What is Talmud Tweets?

What is Talmud Tweets? A short, personal take on a page of Talmud - every day!

For several years now, I have been following the tradition of "Daf Yomi" - reading a set page of Talmud daily. With the start of a new 7 1/2 year cycle, I thought I would share a taste of what the Talmud offers, with a bit of personal commentary included. The idea is not to give a scholarly explanation. Rather, it is for those new to Talmud to give a little taste - a tweet, as it were - of the richness of this text and dialogue it contains. The Talmud is a window into a style of thinking as well as the world as it changed over the centuries of its compilation.

These are not literal "tweets" - I don't limit myself to 140 characters. Rather, these are intended to be short, quick takes - focusing in on one part of a much richer discussion. Hopefully, I will pique your interest. As Hillel says: "Go and study it!" (Shabbat 31a)

Monday, July 29, 2013

Pesachim 39 – Bitter Botany


On Passover one is required not only to eat matzah but also bitter herbs. This comes from Ex. 12:8: and with bitter herbs (m’rorim) they shall eat it. The question is, what species are specially included?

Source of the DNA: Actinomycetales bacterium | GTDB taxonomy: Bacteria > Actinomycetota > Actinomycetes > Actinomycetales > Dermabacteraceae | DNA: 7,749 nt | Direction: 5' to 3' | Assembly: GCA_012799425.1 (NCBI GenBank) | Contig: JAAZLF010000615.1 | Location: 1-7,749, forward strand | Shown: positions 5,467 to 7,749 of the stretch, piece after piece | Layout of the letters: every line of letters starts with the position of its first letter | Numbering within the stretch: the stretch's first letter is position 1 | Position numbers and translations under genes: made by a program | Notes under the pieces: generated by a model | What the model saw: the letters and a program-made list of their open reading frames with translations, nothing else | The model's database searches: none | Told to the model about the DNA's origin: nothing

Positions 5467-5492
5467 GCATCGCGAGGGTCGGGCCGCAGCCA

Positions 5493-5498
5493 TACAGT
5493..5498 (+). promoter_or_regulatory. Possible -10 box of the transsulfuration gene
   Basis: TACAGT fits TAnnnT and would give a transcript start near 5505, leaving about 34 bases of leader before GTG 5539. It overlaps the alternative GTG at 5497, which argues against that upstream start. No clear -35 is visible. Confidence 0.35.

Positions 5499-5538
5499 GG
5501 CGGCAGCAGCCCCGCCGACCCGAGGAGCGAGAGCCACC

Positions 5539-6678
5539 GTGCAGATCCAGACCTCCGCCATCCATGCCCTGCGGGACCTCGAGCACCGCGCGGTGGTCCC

The rabbis list several, with names that were in common parlance. For example:

. . .with endives, with tamka, with harhallin, with harhabinin, and with hazeret (bitter lettuce). R. Judah said: Also with wild [field] endives and with garden endives and with lettuce. . . R. Meir said: Also with ‘aswaws, and tura and mar yero'ar. Said R. Jose to him: ‘Aswaws and tura are one; and mar is yero'ar.

Yeah. Me, too.

Eventually, it is agreed that rather than listing names (which change over time) it would be better to list observable features – and not even just a bitter taste:

Others say: Every bitter herb contains an acrid sap and its leaves are faded. R. Johanan said: From the words of all of them we may learn [that every] bitter herb contains an acrid sap and its leaves are faded. R. Huna said: The halachah is as the ‘Others’.

And, finally, a lesson is taught about the bitter herbs (maror):

R. Samuel b. Nahman said in R. Jonathan's name: Why were the Egyptians compared to maror? [and they embittered (va y’marraru) their lives (Ex. 1:14)]
To teach you: just as this maror, the beginning (top) of which is soft while its end (stalk) is hard, so were the Egyptians: their beginning was soft [mild]. but their end was hard [cruel]!

A lesson in a plant: subjugation doesn’t happen immediately, it starts with small restrictions, but ends up with great oppression.

No comments:

Post a Comment